Thomas Warrick, nonresident senior fellow with the Atlantic Council’s Scowcroft Middle East Security Initiative.

Netanyahu’s far-right alliance might imperil the Abraham Accords

Although Benjamin Netanyahu’s return to power was expected, the strong result of the Religious Zionism party alliance of Itamar Ben-Gvir and Bezalel Smotrich was the real big news of Israel’s election—making them the third largest party in the Knesset. Their likely participation in the next government will have implications beyond domestic politics: Israel’s far-right leaders not only rejected the idea of any territorial concession to the Palestinians, but also made West Bank annexation a cornerstone of their platform.

Netanyahu already promised to annex parts of the West Bank in 2020, before retracting it after signing the Abraham Accords with the UAE and Bahrain. Since then, Netanyahu has repeatedly played around with the idea to appeal to far-right voters.

The resurgence of such a plan could have dramatic consequences for Israel’s foreign policy. It would stir unnecessary tensions with the Biden administration at a time when the Iran nuclear conundrum should be the focus of attention. More importantly, the annexation of the West Bank could also derail the rapprochement between Israel and Arab countries, who back in 2020, explained to their population that the signing of the Abraham Accords prevented West Bank annexation.

Officials in Abu Dhabi and Manama have already expressed concerns about Netanyahu’s alliance with the religious Zionist movement. If a new coalition government in Jerusalem returns to the 2020 plan, this would be perceived as an affront to Israel’s Gulf partners, who may have no choice but to put rapprochement on hold. Likewise, it could also damage Israel’s recent efforts toward reconciliation with Turkey. This scenario is not inevitable. When facing the risk of jeopardizing one of Israel’s biggest foreign policy achievements in recent years and one he actually worked for, Netanyahu may favor strategic pragmatism instead of campaign tactics.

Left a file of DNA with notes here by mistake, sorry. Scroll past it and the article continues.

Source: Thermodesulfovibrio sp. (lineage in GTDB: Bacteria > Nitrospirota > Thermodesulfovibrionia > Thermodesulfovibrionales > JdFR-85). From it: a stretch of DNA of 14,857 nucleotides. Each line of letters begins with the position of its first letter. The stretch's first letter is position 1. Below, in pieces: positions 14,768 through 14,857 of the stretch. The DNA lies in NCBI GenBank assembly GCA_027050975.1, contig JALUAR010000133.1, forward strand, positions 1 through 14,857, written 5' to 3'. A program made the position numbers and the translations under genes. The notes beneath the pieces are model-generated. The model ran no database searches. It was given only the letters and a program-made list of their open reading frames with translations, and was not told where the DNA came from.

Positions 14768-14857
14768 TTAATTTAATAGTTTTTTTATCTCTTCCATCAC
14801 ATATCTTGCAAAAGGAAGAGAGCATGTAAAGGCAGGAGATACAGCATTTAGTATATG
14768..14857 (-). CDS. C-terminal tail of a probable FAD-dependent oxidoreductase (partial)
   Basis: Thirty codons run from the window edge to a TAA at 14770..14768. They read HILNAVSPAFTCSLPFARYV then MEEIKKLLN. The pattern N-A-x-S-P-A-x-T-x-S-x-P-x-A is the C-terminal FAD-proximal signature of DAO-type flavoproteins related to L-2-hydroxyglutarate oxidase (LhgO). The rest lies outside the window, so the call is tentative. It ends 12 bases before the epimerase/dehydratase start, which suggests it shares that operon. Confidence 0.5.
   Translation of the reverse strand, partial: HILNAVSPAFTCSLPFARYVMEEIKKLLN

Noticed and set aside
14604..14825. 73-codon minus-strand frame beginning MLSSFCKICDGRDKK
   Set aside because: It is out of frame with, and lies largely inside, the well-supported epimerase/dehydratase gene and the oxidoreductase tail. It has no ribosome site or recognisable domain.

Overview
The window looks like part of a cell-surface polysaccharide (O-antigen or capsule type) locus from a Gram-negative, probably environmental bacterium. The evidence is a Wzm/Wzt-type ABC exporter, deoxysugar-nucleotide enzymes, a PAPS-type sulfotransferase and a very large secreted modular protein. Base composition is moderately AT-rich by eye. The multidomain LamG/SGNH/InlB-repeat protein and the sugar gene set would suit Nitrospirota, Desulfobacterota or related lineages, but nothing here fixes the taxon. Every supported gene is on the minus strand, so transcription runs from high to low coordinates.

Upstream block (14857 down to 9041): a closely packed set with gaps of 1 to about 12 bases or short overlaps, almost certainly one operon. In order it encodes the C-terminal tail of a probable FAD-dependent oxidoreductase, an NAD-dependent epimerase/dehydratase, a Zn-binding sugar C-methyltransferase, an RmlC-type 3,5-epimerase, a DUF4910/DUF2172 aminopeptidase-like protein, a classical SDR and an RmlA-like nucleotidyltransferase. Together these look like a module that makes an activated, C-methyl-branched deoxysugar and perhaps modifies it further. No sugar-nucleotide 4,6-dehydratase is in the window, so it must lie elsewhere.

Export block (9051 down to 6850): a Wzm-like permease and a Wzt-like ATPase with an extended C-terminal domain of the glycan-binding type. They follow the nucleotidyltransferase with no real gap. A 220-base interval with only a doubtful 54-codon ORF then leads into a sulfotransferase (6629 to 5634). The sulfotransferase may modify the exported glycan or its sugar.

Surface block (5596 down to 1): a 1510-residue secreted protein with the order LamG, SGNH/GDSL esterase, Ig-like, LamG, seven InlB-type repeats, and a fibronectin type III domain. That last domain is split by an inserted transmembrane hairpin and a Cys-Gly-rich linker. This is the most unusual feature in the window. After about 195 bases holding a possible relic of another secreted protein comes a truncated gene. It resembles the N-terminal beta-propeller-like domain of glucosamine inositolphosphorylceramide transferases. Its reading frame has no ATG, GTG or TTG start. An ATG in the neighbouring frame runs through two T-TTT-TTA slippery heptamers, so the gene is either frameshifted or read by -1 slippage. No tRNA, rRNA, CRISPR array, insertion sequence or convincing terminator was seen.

Jean-Loup Samaan, nonresident senior fellow with the Atlantic Council’s Middle East Programs.

Netanyahu’s tightwire act

Israelis overcame their PTSD from voting in four elections in less than two years, and showed up dutifully—with a surprisingly high turnout rate of 71.3 percent—to cast ballots once again. Although the electorate remains sharply divided on the question of Benjamin Netanyahu’s fitness to serve as prime minister, the mechanics of Israel’s 3.25 percent electoral threshold served ostensibly to eliminate some of his rivals from being seated in the next Knesset, and thus illuminate an apparent path for him to power. That said, even if Netanyahu’s bloc does prevail and constitute a majority, the process of negotiating deals with his potential coalition parties stands poised to be excruciatingly difficult. With his survival as premier dependent fundamentally upon the cooperation of both Ultra-Orthodox parties (Shas and United Torah Judaism) and, more particularly, the Religious Zionism alliance—positioned to be the third-largest faction in the incoming parliament—Netanyahu will be at their mercy, compelled to submit to their wishes if he hopes to stay in office. Kowtowing to their staunchly conservative demands in the realms of defense and foreign policy, and concerning the role of religion in public life, will put him on a likely collision course, however, with many of Israel’s friends in foreign capitals and among the mostly non-Orthodox Jewish communities around the world. If not for Netanyahu’s immediate desire to wage his personal legal battles from the privileged perch of the executive suite in Jerusalem, it’s not impossible to imagine him forgoing the dubious pleasure of managing this hot potato on his professional plate.